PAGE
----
(2) An assumption order is executor in character and must be strictly complied with by the parties even during the pendency of any petition (or Motion for Reconsideration) questioning its validity (Baguio Colleges Foundation v. NLRC,

222 SCRA 604 [1993]; Union of Filipino

Employees v. Nestle Philippines, Inc.,

193 SCRA 396 [1990]).

(3) 264 of the Labor Code, as amended. (Solid Bank Corporation, etc., v. Solid Bank Union, G.R. No. 159461, November 15, 2010) thus, the union officers and members who defied the assumption order of the Secretary of Labor are deemed to have lost their employment status for having knowingly participated in an illegal act (Union of Filipino Employees vs. Nestle Philippines, Supra.)

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Right to Strike; DOLE Sec. Intervention; Return to Work (2012)

No. I. b 2. A deadlock in the negotiations for the collective bargaining agreement between College X and the Union prompted the latter, after duly notifying the DOLE, to declare a strike on November 5. The strike totally paralyzed the operations of the school. The Labor Secretary immediately assumed jurisdiction over the dispute and issued on the same day (November 5) a return to work order. Upon receipt of the order, the striking union officers and members, on November 1, filed a Motion for Reconsideration thereof questioning the Labor Secretary's assumption of jurisdiction, and continued with the strike during the pendency of their motion. On November 30, the Labor Secretary denied the reconsideration of his return to work order and further noting the strikers' failure to immediately return to work, terminated their employment. In assailing the Labor Secretary's decision, the Union contends that:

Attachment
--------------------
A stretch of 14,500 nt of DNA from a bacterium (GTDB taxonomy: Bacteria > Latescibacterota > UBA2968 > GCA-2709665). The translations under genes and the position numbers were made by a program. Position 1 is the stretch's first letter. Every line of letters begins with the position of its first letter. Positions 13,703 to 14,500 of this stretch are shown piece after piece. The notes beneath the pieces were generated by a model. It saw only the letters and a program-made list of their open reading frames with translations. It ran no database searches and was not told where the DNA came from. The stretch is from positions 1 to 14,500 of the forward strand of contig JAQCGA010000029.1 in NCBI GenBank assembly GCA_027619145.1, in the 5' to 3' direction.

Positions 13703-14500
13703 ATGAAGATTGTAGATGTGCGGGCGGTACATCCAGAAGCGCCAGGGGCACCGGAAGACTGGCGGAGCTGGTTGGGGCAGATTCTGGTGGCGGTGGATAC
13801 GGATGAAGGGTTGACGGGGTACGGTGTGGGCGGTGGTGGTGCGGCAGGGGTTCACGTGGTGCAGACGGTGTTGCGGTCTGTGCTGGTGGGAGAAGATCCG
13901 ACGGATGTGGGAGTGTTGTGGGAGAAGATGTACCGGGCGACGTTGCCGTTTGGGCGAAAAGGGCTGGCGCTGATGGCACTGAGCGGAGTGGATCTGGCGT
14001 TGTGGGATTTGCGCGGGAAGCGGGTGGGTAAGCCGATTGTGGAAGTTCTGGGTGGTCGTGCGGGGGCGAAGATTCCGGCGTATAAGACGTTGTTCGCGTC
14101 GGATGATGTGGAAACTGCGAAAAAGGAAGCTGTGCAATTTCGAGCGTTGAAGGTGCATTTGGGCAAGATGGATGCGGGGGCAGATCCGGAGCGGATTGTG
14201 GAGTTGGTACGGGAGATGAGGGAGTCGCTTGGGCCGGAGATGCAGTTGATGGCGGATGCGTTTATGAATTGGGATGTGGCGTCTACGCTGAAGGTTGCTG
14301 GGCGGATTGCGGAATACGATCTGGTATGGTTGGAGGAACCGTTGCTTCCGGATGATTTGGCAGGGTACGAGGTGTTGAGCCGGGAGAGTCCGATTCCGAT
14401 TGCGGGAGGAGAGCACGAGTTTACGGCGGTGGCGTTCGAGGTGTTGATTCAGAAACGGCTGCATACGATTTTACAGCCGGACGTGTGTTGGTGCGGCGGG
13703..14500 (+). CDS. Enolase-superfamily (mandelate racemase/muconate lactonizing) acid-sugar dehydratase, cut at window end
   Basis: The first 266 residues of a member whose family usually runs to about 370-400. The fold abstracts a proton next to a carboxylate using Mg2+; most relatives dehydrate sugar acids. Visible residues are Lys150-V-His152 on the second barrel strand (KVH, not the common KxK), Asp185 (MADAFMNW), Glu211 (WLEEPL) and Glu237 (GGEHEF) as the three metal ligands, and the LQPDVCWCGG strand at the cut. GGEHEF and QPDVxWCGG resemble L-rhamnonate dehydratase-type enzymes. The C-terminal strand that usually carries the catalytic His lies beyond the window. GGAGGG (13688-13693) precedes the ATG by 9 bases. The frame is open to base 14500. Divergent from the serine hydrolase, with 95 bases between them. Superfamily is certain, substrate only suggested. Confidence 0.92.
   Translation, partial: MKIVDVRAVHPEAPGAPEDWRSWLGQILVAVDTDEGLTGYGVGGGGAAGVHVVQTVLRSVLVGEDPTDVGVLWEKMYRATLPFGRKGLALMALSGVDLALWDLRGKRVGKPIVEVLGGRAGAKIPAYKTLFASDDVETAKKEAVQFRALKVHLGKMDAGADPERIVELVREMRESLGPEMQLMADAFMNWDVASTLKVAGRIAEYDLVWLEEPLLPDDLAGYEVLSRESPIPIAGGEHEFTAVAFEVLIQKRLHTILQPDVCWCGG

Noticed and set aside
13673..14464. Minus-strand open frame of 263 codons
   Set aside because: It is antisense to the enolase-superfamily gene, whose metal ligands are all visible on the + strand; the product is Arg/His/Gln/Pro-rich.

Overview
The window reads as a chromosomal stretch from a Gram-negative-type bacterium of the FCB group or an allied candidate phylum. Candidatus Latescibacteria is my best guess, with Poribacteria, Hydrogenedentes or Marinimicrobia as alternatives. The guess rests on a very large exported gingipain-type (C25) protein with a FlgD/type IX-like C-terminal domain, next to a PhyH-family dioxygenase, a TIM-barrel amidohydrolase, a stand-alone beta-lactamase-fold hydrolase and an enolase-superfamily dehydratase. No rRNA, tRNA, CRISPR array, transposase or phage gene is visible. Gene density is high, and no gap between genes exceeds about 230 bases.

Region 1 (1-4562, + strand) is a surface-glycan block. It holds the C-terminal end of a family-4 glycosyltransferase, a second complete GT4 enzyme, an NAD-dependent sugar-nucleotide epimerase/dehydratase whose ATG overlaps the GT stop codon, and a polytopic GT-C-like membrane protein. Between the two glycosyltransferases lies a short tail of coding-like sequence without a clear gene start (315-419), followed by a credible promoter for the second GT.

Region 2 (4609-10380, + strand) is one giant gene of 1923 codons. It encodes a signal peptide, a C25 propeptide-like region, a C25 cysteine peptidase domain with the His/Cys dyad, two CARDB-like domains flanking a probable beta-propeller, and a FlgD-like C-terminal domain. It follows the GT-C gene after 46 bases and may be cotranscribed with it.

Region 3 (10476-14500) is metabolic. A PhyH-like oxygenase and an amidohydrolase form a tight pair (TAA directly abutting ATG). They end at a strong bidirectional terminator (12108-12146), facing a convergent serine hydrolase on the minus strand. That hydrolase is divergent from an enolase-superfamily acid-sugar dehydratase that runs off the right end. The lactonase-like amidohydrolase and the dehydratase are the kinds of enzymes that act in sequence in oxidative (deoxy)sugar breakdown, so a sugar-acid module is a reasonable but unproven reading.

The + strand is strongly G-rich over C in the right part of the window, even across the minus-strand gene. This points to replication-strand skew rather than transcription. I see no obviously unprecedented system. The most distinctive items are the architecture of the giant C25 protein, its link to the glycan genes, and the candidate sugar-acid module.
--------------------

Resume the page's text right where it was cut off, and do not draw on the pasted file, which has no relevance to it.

The strikers were under no obligation to immediately comply with the November 5 return to work order because of their then pending Motion for Reconsideration of such order;

SUGGESTED ANSWER:

This position of the union is flawed. Article 263(g) Labor Code provides that ―such assumption xxx shall have the effect of automatically enjoining the intended or impending strike xxx. If one has already taken place at the time of assumption, xxx ‗all striking .employees shall immediately effective and executor notwithstanding the filing of a motion for reconsideration (Ibid., citing University of Sto. Tomas v. NLRC, G.R. No. 89920, October 18, 1990, 190 SCRA 759).